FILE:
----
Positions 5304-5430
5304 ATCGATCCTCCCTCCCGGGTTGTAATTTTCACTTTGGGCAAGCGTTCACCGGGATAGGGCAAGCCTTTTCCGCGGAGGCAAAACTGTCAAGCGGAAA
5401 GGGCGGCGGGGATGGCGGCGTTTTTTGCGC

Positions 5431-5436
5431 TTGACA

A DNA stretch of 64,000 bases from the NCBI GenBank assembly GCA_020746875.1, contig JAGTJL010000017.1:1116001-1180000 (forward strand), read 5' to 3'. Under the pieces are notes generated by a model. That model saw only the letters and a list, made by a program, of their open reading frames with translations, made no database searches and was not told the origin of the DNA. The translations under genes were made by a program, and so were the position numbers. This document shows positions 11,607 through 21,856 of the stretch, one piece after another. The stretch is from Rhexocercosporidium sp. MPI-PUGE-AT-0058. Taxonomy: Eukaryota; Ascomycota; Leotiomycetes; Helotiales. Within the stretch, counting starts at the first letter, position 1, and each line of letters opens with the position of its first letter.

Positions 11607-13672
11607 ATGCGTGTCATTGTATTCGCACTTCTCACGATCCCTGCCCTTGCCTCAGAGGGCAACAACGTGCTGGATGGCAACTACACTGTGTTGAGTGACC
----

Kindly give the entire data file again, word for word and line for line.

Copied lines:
Positions 5304-5430
5304 ATCGATCCTCCCTCCCGGGTTGTAATTTTCACTTTGGGCAAGCGTTCACCGGGATAGGGCAAGCCTTTTCCGCGGAGGCAAAACTGTCAAGCGGAAA
5401 GGGCGGCGGGGATGGCGGCGTTTTTTGCGC

Positions 5431-5436
5431 TTGACA

A DNA stretch of 64,000 bases from the NCBI GenBank assembly GCA_020746875.1, contig JAGTJL010000017.1:1116001-1180000 (forward strand), read 5' to 3'. Under the pieces are notes generated by a model. That model saw only the letters and a list, made by a program, of their open reading frames with translations, made no database searches and was not told the origin of the DNA. The translations under genes were made by a program, and so were the position numbers. This document shows positions 11,607 through 21,856 of the stretch, one piece after another. The stretch is from Rhexocercosporidium sp. MPI-PUGE-AT-0058. Taxonomy: Eukaryota; Ascomycota; Leotiomycetes; Helotiales. Within the stretch, counting starts at the first letter, position 1, and each line of letters opens with the position of its first letter.

Positions 11607-13672
11607 ATGCGTGTCATTGTATTCGCACTTCTCACGATCCCTGCCCTTGCCTCAGAGGGCAACAACGTGCTGGATGGCAACTACACTGTGTTGAGTGACC